transport. This mitigates classic amplification attacks for UDP- transport. This mitigates classic amplification attacks for UDP-
based DNS. Implementations utilizing HTTP/2 benefit from the TLS based DNS. Implementations utilizing HTTP/2 benefit from the TLS
profile defined in [RFC7540] Section 9.2. profile defined in [RFC7540] Section 9.2.
Session level encryption has well known weaknesses with respect to Session level encryption has well known weaknesses with respect to
traffic analysis which might be particularly acute when dealing with traffic analysis which might be particularly acute when dealing with
DNS queries. HTTP/2 provides further advice about the use of DNS queries. HTTP/2 provides further advice about the use of
compression ([RFC7540] Section 10.6) and padding ([RFC7540] compression ([RFC7540] Section 10.6) and padding ([RFC7540]
Section 10.7 ). DoH Servers can also add DNS padding [RFC7830] if Section 10.7 ). DoH Servers can also add DNS padding [RFC7830] if
the DoH requests it in the DNS query. the DoH client requests it in the DNS query.
The HTTPS connection provides transport security for the interaction The HTTPS connection provides transport security for the interaction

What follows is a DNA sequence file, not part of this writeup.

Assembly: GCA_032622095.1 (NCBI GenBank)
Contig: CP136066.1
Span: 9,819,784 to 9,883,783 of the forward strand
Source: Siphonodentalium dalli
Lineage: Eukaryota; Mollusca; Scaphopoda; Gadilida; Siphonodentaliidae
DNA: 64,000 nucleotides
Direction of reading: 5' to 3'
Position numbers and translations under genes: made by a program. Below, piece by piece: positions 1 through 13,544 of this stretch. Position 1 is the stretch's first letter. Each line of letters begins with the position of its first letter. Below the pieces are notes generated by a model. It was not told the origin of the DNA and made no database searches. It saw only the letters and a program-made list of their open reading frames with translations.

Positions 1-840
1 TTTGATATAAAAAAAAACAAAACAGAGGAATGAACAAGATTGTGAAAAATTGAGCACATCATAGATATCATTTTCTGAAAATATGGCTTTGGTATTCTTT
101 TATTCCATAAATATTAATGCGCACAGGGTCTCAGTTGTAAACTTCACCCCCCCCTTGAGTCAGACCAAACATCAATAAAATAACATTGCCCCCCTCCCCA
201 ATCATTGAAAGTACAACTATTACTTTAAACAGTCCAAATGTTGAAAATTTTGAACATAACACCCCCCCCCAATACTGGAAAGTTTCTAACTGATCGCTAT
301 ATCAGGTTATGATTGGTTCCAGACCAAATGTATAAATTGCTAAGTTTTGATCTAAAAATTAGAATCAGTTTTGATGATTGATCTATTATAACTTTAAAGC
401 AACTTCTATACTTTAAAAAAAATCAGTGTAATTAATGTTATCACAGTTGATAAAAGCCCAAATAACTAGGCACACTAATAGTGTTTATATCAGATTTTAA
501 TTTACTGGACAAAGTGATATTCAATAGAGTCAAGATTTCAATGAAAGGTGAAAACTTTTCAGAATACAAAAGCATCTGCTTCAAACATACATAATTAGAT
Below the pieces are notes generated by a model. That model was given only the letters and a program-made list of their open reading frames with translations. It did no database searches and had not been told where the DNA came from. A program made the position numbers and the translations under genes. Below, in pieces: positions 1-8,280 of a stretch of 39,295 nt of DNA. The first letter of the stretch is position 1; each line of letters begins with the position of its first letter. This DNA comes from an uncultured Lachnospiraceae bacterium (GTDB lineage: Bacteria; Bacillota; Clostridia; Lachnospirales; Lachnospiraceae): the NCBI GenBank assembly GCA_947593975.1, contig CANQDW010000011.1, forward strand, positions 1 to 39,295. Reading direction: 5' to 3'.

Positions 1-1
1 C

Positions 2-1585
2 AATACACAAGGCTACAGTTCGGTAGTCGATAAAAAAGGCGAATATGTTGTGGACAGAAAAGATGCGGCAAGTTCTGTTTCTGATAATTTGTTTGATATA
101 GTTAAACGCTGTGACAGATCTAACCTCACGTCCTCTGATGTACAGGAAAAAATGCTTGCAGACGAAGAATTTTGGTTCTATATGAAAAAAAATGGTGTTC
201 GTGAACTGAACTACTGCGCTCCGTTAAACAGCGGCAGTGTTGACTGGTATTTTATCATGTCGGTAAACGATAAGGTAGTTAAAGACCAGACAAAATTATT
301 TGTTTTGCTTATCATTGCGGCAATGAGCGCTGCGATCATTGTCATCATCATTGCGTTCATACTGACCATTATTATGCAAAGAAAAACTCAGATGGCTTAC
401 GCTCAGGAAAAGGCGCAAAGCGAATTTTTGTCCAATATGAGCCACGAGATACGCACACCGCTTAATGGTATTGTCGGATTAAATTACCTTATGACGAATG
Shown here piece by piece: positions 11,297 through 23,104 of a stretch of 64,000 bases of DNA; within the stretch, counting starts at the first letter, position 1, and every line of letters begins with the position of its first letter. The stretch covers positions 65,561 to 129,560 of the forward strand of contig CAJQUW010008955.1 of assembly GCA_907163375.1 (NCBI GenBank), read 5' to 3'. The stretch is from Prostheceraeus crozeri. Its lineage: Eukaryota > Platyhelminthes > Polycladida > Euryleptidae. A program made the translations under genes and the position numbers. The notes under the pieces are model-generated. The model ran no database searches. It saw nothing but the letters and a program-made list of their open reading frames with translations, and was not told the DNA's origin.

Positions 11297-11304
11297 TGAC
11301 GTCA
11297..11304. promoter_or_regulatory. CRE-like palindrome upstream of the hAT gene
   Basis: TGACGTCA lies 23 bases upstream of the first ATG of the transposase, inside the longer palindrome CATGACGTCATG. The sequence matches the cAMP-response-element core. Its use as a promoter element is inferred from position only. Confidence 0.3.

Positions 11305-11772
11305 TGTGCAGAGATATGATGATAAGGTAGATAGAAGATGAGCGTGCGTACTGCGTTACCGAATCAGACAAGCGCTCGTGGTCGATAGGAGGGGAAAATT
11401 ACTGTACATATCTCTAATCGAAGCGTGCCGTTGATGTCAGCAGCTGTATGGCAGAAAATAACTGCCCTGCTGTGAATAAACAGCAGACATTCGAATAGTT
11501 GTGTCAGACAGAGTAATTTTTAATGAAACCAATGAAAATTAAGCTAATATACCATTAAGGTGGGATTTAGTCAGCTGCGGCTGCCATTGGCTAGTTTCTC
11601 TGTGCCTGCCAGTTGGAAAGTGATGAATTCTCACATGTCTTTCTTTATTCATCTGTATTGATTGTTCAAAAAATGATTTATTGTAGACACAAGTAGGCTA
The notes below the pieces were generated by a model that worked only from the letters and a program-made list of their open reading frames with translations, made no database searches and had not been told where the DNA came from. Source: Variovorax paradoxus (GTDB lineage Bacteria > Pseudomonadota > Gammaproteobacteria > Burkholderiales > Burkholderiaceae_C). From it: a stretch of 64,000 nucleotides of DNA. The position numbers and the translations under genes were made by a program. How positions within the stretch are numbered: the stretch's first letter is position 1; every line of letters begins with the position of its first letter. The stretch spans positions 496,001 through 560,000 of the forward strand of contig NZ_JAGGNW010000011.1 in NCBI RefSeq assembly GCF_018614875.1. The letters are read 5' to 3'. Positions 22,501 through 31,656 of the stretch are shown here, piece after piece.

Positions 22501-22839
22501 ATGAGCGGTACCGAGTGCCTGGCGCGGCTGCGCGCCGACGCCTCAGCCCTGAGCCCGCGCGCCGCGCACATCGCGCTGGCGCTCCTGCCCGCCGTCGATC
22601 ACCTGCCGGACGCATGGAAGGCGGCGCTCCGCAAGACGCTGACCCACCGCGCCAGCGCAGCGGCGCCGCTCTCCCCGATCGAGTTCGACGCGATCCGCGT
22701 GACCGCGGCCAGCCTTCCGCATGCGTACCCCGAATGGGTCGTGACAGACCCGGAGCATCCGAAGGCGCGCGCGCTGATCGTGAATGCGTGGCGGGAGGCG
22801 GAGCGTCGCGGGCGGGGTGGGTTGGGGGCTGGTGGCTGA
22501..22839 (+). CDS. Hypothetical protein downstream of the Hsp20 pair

between the DoH server and client, but does not provide the response between the DoH server and client, but does not provide the response
integrity of DNS data provided by DNSSEC. DNSSEC and DoH are integrity of DNS data provided by DNSSEC. DNSSEC and DoH are
independent and fully compatible protocols, each solving different independent and fully compatible protocols, each solving different
problems. The use of one does not diminish the need nor the problems. The use of one does not diminish the need nor the
usefulness of the other. It is the choice of a client to either usefulness of the other. It is the choice of a client to either
perform full DNSSEC validation of answers or to trust the DoH server perform full DNSSEC validation of answers or to trust the DoH server
to do DNSSEC validation and inspect the AD (Authentic Data) bit in to do DNSSEC validation and inspect the AD (Authentic Data) bit in
the returned message to determine whether an answer was authentic or the returned message to determine whether an answer was authentic or
skipping to change at page 13, line 44 skipping to change at page 15, line 44
can affect that client's view of the DNS. This is no different than can affect that client's view of the DNS. This is no different than
the security implications of HTTP caching for other protocols that the security implications of HTTP caching for other protocols that
use HTTP. use HTTP.
In the absence of DNSSEC information, a DoH server can give a client In the absence of DNSSEC information, a DoH server can give a client
invalid data in response to a DNS query. Section 4 disallows the use invalid data in response to a DNS query. Section 4 disallows the use
of DoH DNS responses that do not originate from configured servers. of DoH DNS responses that do not originate from configured servers.
This prohibition does not guarantee protection against invalid data, This prohibition does not guarantee protection against invalid data,